A real world individual may have multiple online identities, or multiple roles for a single identity depending on the task. Example: Within ANU computer systems system administrator has unlimited powers, a staff member can do lots of things, a student very little. A single person may have three identities, one for each. The staff identity will be used for browsing the web, reading email, and so on without worrying about system-wide consequences. The student identity will be used to test that lab exercises haven't been accidentally written to require staff authorisation.

Early researchers and VR writers often predicted that people online would frequently change their identities. This has not happened, at least in work-related NVEs, because other people become upset if they find out that you've been pretending to be someone else. Even so, most people show some differences in behaviour online compared to offline.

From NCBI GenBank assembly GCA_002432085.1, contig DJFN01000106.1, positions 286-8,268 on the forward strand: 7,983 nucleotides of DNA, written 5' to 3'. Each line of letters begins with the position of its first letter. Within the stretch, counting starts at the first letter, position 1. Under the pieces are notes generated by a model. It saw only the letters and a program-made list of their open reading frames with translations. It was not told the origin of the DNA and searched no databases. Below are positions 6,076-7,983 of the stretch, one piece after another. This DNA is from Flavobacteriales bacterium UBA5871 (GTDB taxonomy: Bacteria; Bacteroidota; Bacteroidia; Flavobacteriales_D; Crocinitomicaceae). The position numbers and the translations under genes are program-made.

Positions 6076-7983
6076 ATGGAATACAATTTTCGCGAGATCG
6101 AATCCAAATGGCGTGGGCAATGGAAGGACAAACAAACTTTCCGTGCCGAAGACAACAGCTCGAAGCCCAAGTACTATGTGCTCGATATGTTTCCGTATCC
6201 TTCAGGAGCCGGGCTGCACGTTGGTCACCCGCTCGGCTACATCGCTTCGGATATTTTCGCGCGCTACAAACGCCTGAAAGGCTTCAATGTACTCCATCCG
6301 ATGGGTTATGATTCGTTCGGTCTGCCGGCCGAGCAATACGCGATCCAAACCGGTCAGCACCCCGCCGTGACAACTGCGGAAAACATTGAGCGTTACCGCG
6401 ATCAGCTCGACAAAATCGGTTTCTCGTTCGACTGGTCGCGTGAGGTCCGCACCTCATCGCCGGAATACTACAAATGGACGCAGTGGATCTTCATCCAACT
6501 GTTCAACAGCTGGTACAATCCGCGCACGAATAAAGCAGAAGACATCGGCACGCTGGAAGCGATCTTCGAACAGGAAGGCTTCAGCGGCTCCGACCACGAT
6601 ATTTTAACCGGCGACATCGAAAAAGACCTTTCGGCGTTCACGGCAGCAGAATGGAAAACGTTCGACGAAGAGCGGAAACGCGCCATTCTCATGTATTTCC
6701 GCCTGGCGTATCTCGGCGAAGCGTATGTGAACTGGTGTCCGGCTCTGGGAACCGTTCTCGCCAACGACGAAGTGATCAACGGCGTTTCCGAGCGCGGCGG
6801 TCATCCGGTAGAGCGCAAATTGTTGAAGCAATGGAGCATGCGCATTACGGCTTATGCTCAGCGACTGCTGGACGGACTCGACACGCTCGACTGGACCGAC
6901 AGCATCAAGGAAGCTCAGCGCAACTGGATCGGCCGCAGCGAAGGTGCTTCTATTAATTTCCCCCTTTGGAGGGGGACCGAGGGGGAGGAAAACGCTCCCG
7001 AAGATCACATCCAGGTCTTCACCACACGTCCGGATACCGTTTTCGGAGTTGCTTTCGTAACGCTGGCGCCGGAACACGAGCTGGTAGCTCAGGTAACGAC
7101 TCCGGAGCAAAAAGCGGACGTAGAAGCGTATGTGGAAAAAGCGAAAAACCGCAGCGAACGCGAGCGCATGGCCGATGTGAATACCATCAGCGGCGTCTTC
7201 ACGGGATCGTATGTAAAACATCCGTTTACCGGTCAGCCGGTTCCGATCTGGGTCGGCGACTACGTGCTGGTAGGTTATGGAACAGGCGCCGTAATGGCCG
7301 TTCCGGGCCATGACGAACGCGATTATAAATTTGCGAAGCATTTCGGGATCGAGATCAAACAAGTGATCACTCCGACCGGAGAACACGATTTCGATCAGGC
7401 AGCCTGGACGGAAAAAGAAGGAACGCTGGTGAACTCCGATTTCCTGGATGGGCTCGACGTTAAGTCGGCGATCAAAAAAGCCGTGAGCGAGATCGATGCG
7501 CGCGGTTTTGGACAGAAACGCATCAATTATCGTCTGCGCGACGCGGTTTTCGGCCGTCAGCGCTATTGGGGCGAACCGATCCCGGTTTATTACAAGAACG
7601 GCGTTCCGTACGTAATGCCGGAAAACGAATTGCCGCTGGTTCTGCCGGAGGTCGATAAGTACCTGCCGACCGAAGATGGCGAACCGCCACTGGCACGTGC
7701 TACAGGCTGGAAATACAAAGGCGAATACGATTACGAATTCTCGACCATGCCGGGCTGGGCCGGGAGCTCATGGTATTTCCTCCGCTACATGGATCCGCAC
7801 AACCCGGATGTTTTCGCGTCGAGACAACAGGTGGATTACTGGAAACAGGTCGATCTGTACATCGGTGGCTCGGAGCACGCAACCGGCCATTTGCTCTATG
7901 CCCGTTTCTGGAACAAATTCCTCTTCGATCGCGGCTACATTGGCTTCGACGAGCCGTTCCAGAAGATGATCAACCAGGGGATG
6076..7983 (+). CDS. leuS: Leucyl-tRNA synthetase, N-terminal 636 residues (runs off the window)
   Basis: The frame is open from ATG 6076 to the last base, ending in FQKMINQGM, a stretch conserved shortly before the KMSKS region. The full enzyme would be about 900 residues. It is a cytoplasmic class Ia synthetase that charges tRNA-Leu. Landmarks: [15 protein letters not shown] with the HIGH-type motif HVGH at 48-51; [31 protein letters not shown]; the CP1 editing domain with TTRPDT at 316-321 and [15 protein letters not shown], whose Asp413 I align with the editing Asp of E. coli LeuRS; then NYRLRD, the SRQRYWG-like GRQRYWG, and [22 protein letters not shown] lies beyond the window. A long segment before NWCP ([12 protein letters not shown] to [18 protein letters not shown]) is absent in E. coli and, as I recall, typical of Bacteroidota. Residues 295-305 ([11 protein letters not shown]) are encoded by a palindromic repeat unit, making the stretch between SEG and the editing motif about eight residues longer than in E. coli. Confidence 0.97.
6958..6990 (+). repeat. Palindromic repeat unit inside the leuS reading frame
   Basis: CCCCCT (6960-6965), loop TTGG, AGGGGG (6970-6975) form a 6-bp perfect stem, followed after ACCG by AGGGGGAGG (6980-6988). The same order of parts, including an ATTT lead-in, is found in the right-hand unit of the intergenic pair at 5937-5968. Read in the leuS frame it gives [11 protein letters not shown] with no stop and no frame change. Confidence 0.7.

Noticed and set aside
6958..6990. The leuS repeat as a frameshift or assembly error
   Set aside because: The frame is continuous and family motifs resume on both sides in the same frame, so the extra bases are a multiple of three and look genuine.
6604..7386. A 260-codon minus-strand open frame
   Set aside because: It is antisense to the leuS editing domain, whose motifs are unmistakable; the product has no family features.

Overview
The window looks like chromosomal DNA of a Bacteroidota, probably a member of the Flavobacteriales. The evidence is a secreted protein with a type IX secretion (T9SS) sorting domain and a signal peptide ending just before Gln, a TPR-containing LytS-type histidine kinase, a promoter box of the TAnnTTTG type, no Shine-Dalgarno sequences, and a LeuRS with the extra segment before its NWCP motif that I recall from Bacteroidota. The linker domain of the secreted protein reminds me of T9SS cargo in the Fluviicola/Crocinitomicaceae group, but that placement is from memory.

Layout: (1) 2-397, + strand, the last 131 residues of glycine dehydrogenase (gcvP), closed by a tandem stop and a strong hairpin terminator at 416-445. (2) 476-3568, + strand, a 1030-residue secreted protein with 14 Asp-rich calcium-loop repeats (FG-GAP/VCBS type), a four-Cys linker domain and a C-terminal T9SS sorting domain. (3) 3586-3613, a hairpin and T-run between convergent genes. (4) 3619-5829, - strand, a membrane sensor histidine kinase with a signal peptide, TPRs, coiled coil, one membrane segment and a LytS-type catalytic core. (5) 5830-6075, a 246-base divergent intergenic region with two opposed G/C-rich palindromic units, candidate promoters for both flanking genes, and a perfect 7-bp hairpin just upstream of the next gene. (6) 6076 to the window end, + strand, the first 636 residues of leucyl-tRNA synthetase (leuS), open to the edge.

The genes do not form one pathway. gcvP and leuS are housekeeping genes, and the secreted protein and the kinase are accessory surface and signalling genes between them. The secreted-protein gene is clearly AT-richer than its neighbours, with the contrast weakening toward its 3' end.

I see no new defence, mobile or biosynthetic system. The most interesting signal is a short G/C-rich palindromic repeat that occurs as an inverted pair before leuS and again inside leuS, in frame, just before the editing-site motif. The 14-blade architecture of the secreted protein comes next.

This is perhaps disappointing: online CSCW theoretically removes gender/status imbalances that exist in the real world. Unfortunately, the richer channels put them back! Hope for future (from Donald Norman) is real time special effects generation, which will allow anyone to speak or look how they wish over video/audio.

NVEs for play

NVEs are also created for as public access systems, museum/installation art pieces, and in particular MUDs, MOOs, and MMOGs.

It may not be "work", but this does not mean that users will accept an inferior system or be less emotionally involved in tasks. Since they are paying to use the NVE rather than being paid, they often have much higher expectations and commitment in time or money.

Work based NVEs are usually written for an existing community: company employees, fighter pilots, etc. In playful NVEs existing social groups may move online, and social groups will form from people who meet online.